– Dr Rana Dajani

Local research collaborators proved essential as the study team engaged communities on the acceptability of stress biomarkers and the relevance of control groups in a randomized trial. Equitable relationships were developed right at the start, beginning with a R2HC-funded pilot research, which secured informed consent with community members, and helped develop culturally relevant approaches for biomarker, qualitative, and survey data collection.  


Locally-grounded interpretation of data

Local interpretation of data helped to ensure that the results were not ‘lost in translation’. 

“Interpreting the data is very contextual – it has a lot of qualitative input to understand what the data means, how it should be interpreted and how it can be used. Without the local context - the local scientists - you could be missing the whole point or even misinterpreting to produce a result that is wrong or misleading”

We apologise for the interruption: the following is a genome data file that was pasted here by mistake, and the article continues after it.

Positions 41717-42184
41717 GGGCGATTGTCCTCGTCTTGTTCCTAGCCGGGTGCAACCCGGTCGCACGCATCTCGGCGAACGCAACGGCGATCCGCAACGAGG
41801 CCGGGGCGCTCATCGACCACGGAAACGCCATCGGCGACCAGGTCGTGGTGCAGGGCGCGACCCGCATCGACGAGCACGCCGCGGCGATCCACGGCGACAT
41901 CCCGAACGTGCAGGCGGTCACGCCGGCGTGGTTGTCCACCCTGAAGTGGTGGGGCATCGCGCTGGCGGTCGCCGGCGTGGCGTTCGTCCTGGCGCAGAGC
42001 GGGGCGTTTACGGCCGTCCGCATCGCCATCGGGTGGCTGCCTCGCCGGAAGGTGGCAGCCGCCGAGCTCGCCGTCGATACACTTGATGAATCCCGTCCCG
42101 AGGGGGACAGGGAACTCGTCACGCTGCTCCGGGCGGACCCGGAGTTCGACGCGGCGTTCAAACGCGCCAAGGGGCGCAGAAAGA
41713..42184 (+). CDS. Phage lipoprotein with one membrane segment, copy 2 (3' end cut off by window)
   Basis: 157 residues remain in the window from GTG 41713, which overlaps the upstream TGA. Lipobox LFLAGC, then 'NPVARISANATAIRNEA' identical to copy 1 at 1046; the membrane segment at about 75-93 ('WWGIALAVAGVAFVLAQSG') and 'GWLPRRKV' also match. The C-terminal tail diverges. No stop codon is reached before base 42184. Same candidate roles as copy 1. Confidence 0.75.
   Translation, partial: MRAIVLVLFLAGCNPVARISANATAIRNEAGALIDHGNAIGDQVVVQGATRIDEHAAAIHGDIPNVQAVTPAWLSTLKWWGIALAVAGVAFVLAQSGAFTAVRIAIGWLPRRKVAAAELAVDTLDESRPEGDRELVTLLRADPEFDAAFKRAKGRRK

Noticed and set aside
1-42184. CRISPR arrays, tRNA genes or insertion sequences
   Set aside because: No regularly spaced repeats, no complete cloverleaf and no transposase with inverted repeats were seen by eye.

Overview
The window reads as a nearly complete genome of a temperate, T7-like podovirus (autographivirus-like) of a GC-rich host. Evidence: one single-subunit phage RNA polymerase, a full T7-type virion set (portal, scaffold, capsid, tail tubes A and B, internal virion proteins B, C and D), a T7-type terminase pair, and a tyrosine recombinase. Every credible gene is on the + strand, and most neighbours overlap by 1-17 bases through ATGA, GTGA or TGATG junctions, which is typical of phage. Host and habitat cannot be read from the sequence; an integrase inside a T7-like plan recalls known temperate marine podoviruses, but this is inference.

– Dr Rana Dajani

Enabling adaptation

Fostering a culture of equitable partnerships greatly benefited the research process. For example, the study team incorporated clear community feedback for positive metrics of refugee wellbeing, developing a brief, reliable and culturally relevant resilience scale.  

“The whole field team saw themselves as research partners, not assistants. They were able to change the research process, it boils down to clear communication and listening.”